Bruno, who is a passionate student in Literature strongly committed to social and political issues, went to Tunisia on a humanitarian caravan organised by Unicommon and Yabasta, two Italian organisations involved in social activism and humanitarian aid.

He tells an engaged, enlightening story of cooperation, mutual communication, consciousness raising but most of all, it is about where the Arab Spring’s revolutions stemmed from.

“We usually think of people from the Middle East and North Africa as pre-modern, backward people. Talking to the Tunisian students who backed the revolution I almost had the impression that we have something to learn from them!”

Before going to Ras Jadir camp to bring food, medicines and clothes, the caravan stopped in Tunis, where representatives of local trade unions and students warmly welcomed the Italians with a meeting to discuss and explain the situation. Continue reading

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Chris Haydon and the Islamic community

Chris Haydon, in a picture taken from his Facebook profile







Multiculturalism: yes or not?

It is hard not to question the “failure of multiculturalism” while walking along the streets of Southwark. In less than 100 meters you come across a Colombian café at the exit of the Tube, an Indian restaurant on the opposite side of the road and a Mosque at the end of it.

“When white persons hold racist views we rightly condemn them. But when equally unacceptable views come from someone who isn’t white we are sometimes even fearful to stand up to them,” said PM Cameron in his recent speech in Munich where he declared, followed right after by Angela Merkel and Nicolas Sarkozy, the failure of multiculturalism.

“We work hard every day in Southwark, where 169 different nationalities live, and I really don’t think multiculturalism has failed,” says Chris Haydon the manager of local TV network called Community TV Trust  based in Elephant & Castle. The TV director has recently released a DVD about the Islamic society of the neighborhood entitled “MOSQUE: the story of Islam in Southwark.”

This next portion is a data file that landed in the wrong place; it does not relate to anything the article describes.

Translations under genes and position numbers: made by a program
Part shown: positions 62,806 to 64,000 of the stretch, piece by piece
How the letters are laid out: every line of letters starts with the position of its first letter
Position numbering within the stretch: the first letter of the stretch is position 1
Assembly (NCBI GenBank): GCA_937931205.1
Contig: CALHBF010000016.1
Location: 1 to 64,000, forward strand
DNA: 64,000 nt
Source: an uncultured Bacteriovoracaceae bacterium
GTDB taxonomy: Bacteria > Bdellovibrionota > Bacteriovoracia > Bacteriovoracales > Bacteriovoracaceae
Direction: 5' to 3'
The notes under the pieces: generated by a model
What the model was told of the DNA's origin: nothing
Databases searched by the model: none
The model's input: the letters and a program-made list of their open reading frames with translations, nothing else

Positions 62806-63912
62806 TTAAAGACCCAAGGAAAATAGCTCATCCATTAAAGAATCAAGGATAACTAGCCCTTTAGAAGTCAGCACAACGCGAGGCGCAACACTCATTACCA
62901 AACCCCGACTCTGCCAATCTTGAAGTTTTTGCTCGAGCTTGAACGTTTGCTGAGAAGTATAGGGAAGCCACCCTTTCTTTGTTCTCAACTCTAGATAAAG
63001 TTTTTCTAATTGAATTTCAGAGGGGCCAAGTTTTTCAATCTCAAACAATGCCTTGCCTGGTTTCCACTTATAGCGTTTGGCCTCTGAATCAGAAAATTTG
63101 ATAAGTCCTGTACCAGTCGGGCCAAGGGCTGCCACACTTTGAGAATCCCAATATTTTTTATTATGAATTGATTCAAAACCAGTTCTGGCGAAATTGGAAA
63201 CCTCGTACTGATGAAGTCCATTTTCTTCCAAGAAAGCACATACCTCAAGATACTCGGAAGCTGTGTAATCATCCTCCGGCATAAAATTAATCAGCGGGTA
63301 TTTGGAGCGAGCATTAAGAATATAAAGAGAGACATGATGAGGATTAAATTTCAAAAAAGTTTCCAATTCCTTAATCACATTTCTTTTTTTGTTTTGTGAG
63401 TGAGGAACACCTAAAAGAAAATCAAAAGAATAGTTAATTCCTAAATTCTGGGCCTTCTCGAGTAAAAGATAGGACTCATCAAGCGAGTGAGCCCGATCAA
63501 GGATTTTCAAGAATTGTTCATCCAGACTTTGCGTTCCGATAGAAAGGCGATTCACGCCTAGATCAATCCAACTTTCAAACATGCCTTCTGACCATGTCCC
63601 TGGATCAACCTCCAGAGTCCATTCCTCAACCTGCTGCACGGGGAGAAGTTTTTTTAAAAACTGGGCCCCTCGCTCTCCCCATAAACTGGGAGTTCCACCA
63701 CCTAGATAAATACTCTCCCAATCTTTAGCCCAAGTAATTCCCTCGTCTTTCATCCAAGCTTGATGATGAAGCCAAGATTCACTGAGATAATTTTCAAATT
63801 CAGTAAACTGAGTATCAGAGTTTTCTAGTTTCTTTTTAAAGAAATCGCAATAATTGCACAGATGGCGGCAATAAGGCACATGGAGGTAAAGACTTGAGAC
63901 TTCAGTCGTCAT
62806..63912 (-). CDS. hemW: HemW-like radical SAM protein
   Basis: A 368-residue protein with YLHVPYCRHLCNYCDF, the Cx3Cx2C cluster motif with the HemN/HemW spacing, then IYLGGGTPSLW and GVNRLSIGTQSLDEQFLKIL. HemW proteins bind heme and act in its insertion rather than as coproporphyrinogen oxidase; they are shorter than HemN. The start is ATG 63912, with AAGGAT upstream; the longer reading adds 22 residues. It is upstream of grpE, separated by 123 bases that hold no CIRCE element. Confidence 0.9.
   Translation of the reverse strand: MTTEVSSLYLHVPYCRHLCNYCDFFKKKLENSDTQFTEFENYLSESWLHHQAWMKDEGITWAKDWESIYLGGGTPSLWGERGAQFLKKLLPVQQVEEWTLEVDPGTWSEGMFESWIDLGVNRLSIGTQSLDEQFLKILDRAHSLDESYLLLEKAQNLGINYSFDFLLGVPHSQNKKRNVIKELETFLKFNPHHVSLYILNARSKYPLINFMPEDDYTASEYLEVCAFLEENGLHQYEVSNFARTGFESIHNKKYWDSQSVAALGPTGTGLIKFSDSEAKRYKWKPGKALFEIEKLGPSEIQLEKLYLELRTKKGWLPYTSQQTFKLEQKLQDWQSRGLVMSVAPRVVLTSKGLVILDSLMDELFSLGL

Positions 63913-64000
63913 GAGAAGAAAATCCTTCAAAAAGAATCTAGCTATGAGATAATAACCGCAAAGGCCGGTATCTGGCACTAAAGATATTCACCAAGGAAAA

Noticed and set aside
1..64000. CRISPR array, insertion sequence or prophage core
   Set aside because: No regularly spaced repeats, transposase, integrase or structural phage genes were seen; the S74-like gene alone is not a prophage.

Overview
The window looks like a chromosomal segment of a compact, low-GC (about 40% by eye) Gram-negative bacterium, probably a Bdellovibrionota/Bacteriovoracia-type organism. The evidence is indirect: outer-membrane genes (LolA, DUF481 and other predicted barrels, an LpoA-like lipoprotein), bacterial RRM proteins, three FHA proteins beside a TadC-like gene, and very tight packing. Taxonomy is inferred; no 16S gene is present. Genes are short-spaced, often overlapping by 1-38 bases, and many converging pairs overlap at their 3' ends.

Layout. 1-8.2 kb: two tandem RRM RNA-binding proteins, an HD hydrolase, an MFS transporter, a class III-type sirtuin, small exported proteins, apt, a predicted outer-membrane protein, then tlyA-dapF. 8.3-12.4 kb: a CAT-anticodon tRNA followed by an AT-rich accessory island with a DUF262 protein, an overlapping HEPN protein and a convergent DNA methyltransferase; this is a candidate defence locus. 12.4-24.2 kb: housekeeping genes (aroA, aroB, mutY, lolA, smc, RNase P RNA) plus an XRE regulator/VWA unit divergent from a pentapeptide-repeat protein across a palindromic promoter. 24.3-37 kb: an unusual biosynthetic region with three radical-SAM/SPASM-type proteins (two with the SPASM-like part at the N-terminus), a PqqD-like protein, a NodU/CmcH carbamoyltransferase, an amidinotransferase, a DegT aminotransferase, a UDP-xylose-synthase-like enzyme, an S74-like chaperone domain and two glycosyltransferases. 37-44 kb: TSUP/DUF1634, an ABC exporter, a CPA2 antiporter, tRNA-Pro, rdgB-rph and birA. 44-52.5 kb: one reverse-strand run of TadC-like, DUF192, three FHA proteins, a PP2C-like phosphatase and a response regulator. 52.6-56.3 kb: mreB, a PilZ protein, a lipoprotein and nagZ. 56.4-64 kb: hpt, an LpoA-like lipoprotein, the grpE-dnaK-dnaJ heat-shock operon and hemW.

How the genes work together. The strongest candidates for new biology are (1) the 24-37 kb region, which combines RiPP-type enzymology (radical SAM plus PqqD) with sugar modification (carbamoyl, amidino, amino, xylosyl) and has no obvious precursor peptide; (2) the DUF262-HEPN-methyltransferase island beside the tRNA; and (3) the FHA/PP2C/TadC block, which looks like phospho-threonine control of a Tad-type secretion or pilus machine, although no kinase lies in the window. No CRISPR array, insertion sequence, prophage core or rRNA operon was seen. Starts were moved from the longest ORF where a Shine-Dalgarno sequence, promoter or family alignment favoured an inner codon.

Mr. Haydon believes Muslims are victim of misrepresentation by the media. “From 9/11 on, media attention has focused mainly on Islam, which is understandable, but it failed representing it appropriately.” Continue reading

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East is East – pics

girls, you have to cover your heads before getting in!

can you read the scripture?


a bit of history

The East London Mosque of Whitechapel has opened his doors this weekend to non-muslims. It will happen again next July and December. If you missed the chance this time, don’t lose it twice.


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John Stezaker: playing with reality

Whitechapel Gallery, named by the Financial Times “the centre of the most vibrant artistic community in Europe,” is famous to host the most innovative, daring and cutting-edge exhibitions in town. That of British artist John Stezaker’s works is not an exception to those qualities and indeed confirms the attitude of the East End’s Art Gallery towards arts.

Fascinated by the lure of images and brave enough to tear them apart, cut them in pieces and rebuild them in a totally new outlook, John Stezaker creates works from existing material – advertisement posters, famous cinema’s pictures, vintage postcards, – according to the pop culture tradition of making art from mass media.

The Whitechapel Gallery’s exhibition hosts 90 of his best works from the seventies to today. Displayed on the ground floor of the building on a series of panels lit by a low, warm light, the pictures lead visitors through the eerie and at times bewildering atmospheres created by the artist.

At the base of Stekazer’s works, always meant to overturn reality by introducing external and unrelated elements in it, a series of fixed techniques can be traced according to which he intervenes on his material.

Continue reading

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It was the 5th of November when I first stepped into the Musem of London. On Guy Fawkes’ failure celebration, I was walking through the pictures that tell the story of the City from the Middle Ages to current time. A bell rung and I thought: “what a better occasion of living in London to go and explore it; to go and see who lives here; how many people coming from all over the planet come across each other, bump into each other every day without feeling the great potential of it?

So here I am, opening “allovertechnique”, a new blog to describe, explore and discuss the City, with an eye aimed at its multicultural settings. If you asked yourself about it, yes the name hints at Jackson Pollock’s art technique of spreading the colour all-over the canvas. Likewise, allovertechnique will travel over London trying to complete the puzzle putting the pieces together.

In the “what-I-do-in-the-meanwhile” section, I’ll keep you updated about my journalistic works in town.

Stay tuned, you’ll have fun!